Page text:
VERMONT ARTS COUNCIL CELEBRATES 40 YEARS OF SUPPORTINGTHE “CREATIVE ECONOMY”Arts Council applauds today’s release of “Advancing Vermont’s CreativeEconomy”by the Vermont Council on Rural DevelopmentMontpelier, Vt. (October 4, 2004) The release today of “AdvancingVermont’s Creative Economy” by the Vermont Council on Rural Development clearly shows that there are social and economic benefits to investing in the arts and culture. According to the report, communities that have thriving cultural centers are more likely to attract business and entrepreneurs than those that do not. The Vermont Arts Council has been working under this premise 1964 and, coincidentally, will begin at year-long celebration of its 40th anniversary this month.”The release of this report couldn’t come at a better time,” said artist, teacher, and Chair of the Arts Council’s board of trustees, Irwin Gelber of Barnet. “Next week, on October 16th at Marlboro College, the Council will kick off the celebration of its 40th Anniversary. It is a great anniversary gift to have this public recognition of what we, who work in the arts, have always known: The arts are central to our quality of life. The arts play a major and often pivotal role in our economy and perhaps most importantly, the arts are a priority in our children’s education.”In addition to providing individual grants and awards to Vermont artists, the Arts Council promotes enduring ways to make the arts a part of all Vermont communities, bringing enjoyment and inspiration to citizens and visitors in all corners of the state. To accomplish this, the Arts Council partners with other public benefit organizations at the local, state and national level, as well as with the private sector in education, human services, and economic development.The Cultural Facilities Grant Program is just one example of how the Arts Council supports a “creative economy.” The Cultural Facilities Grant Program, which is funded by the Legislature and administered by the Vermont Arts Council, provides grants for the improvement of community facilities that provide cultural activities. Recipients of Cultural Facilities Grants include: the Vergennes Opera House, the renovation of which sparked a renewal of the entire downtown area; improvements to the stage lighting at Damon Hall in Hartland; and the addition of accessible restrooms to the Hardwick Town House in the Northeast Kingdom. The “Advancing Vermont’s Creative Economy” report recommends a 400% increase in funding for this grant program from its current $50,000 level to $200,000 annually.”The Cultural Facilities Grant Program is ‘the little engine that could’ of downtown redevelopment and community renaissance,” said Alex Aldrich, Executive Director of the Vermont Arts Council. “Most of the grants we award go toward the improvement of historical buildings in the heart of Vermont’s communities so that a greater variety of cultural activities can be provided to the people of those communities.”Aldrich also sees huge potential in the report’s recommendation #8 that Vermont’s state economists “Track and Report the Impact of the State’s Creative Economy.” “For years, those of us in the arts, humanities, and preservation fields, have seen the impact of our work on community development. Now we have an independent and authoritative voice advocating that this sector deserves public research and investment,” said Aldrich.The Vermont Arts Council was founded in 1964 with a mission to support artists and strengthen the role of the arts in the lives of people and communities. The Council fosters classical, traditional, and emerging forms of artistic expression by functioning as a community partner and a catalyst for artists and organizations. It offers professional development opportunities and technical advice, collects and disseminates arts information, and acts as the state’s foremost arts advocate. For more information about the Vermont Arts Council or its 40th Anniversary Celebration, please call (802) 828-5422 or visit www.vermontartscouncil.org(link is external).Executive SummaryThe creative economy is critical to the future competitiveness of Vermont in the global marketplace. Vermonts heritage, arts and culture are integral strengths. They are an economic sector in Vermont today; they also provide a foundation to the sense of place and creative workforce critical to innovation in other sectors, add value to the Vermont brand, and magnify the attractive power of Vermont as a location to do business. The creative economy is a hidden economic driver, one that deserves understanding, recognition, and investment.The Vermont Council on Culture and Innovation (VCCI) was convened in May 2003 by the Vermont Council on Rural Development. VCCIs charge was to evaluate the role of and challenges to the creative economy in the state and to build a practical and strategic plan for its advancement. This Action Plan is the product of that work. This report makes specific recommendations for how to grow the States creative economy as a vital and complementary part of the states economy as a whole. These recommendations encourage collaboration among Vermonts private sector, cultural organizations, and local, state, and federal government to use Vermonts cultural resources to spark and leverage community and economic development. It documents seventeen recommendations in the four areas listed below that the Governors adminis-tration,Legislature, and public and private partners are encouraged to undertake to expand innovation, enhance community life, attract and encourage entrepreneurs, build Vermonts market identity, and stimulate job growth. Support the Growth of Creative Enterprises by expanding markets, unifying promotion, enhancing the Vermont brand, producing celebratory events, building a Vermont artists and artisans market identity, and providing technical support and access to capital for culturally-based businesses and creative entrepreneurs. Promote and Document the Roles that Creativity, Culture, and Innovation Play in Vermonts Economic Future by tracking and reporting this economic sector, reinforcing arts and heritage education, and instituting a statewide public information campaign.Invest in Communities so They May Build on their Past while Adapting for a Vibrant Future by making culture and heritage priority community investments, supporting historic town and village centers, expanding cultural facilities funding, and encouraging creative entrepreneurial development in vacant industrial space. Develop Vermonts Creative Economy through Community-Based Planning and Improved Statewide Collaboration by facilitating locally designed creative economy projects, building a collaborative umbrella between statewide cultural organizations, and establishing a nonpartisan Governors Commission to provide leadership for the growth of Vermonts creative economy.:Evidence shows that public and private investment in creative enterprises yields favorable economic and social returns,producing jobs and supporting communities.:The development of the creative economy in Vermont is not limited by geography,topography,demographics,or population density.It can play a vital role in every corner of the state.:Just as Vermont was a leader in the manufacturing of things, it is now poised to be a leader in the production of ideas. Like any promising economic sector,the creative economy will need policies and incentives to support its growth.:Strengthening the creative sector will take a long-term and incremental effort.However,pressing needs must be addressed now in order to assure its future competitiveness.:Creative and stimulating communities attract and retain young people.This is a key concern in Vermont,where the loss of its youth to other regions is an historic challenge.:The emerging jobs market places a premium on creative problem solving,yet these skills are not taught consistently throughout Vermont s education system.www.kse50.com/vcci_report.pdf(link is external)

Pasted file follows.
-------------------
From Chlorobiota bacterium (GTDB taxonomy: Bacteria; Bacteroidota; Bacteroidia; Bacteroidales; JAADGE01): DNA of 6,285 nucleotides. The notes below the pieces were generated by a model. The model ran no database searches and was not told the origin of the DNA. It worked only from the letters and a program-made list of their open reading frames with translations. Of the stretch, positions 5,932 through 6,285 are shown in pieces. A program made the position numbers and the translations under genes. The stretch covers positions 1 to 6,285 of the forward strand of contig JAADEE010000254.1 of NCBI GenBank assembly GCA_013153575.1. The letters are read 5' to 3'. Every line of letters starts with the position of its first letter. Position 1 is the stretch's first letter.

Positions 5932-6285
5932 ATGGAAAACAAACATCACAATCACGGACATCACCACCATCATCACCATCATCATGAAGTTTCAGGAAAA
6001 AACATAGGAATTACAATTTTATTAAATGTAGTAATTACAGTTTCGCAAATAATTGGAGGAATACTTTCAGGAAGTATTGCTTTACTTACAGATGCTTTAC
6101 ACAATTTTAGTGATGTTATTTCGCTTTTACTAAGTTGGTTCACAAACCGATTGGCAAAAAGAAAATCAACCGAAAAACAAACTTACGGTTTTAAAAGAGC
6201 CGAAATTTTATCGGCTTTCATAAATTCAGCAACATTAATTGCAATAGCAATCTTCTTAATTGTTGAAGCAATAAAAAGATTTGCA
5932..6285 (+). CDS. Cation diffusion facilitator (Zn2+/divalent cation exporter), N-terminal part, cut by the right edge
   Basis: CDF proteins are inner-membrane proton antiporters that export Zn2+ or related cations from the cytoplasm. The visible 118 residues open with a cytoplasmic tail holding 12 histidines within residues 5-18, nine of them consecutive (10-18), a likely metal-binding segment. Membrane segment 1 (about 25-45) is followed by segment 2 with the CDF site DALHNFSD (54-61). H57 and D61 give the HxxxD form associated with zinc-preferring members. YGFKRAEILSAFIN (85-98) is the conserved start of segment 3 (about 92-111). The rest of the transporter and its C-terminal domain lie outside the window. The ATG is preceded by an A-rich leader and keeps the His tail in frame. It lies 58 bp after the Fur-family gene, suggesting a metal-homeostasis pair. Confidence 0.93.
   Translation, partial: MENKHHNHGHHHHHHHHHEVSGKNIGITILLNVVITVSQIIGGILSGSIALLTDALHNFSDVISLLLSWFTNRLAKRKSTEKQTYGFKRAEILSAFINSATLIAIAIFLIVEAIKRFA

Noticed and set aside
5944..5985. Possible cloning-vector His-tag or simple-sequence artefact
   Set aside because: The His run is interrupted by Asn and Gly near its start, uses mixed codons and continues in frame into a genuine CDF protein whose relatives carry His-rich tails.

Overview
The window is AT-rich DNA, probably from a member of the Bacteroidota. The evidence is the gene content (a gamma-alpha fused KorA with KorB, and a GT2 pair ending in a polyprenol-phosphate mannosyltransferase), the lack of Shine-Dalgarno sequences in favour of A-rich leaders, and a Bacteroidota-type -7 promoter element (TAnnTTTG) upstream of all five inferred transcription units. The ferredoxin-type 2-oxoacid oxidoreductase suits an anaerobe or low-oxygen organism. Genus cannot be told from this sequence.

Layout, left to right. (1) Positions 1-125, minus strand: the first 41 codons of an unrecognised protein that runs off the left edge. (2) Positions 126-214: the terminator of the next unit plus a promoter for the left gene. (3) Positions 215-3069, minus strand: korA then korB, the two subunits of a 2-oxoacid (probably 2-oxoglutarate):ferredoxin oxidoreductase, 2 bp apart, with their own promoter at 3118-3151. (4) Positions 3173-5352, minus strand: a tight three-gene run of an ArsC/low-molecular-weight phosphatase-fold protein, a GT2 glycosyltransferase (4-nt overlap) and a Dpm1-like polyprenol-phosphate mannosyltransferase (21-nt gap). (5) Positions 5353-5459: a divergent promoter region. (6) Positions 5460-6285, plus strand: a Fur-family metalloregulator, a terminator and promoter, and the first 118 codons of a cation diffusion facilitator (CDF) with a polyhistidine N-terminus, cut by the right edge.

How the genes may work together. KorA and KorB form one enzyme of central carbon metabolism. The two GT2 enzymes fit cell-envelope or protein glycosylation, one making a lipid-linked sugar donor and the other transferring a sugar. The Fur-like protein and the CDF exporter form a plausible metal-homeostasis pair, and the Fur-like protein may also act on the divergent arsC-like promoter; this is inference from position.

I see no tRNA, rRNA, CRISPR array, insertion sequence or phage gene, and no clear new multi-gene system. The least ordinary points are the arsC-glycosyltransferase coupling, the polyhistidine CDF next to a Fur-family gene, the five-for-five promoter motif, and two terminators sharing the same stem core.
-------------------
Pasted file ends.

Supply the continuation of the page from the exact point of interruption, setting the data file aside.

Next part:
Too much self-interest in banking makes the sector dangerously fragile, exposes the public to unnecessary risks and distorts the economy, according to Anat Admati, George GC Parker professor of finance and economics at the Graduate School of Business at Stanford University in the US.Addressing the IPE Awards Seminar in Noordwijk, the Netherlands, yesterday, she said: “There are things to do about [the failing banking system], but they may not get done, unfortunately. There is a lot of politics and a lot of confusion and a lot of self-interest in this.”That is a governance problem, and it goes all the way to the politicians. Key to the observation is that banking is not a system, right now especially, where markets work. It requires firm and effective regulation, sensible regulation.”The root cause of the problem is that banks hold a lot of leverage, unborrowed funding, with the loss-absorbing equity ratio on their balance sheets being too small. “The credit crunch did happen not because they had too much equity but because they had too much debt,” she said. “Banks make bad lending decisions – too little or too much, boom and bust or too much and too little at the same time.”She added that, “even now, the continued weakness and distorted incentives of banks dampen new lending that would help economic recovery”.Instead of the small amounts of equity banks currently hold – around 5% – Admati suggested they ought to hold an equity ratio of 20-30%.Holding more equity is not expensive she said.In addition, some of the risks taken in the current banking sector, such as excessive leverage risks, benefit only the very select few – while many will suffer.And while regulators have authority, she accused them of lacking the political will to change things.Admati believes some banks may no longer be viable.In the preface for her book ‘The Bankers’ New Clothes’, published earlier this year, she writes: “A cleanup of such banks and of the financial system is important even if it means eliminating or shrinking some banks.”Hiding from reality and providing public support to banks that cannot otherwise survive or which are too big and too complex to control, as governments all over the world are doing, is dangerous and expensive.”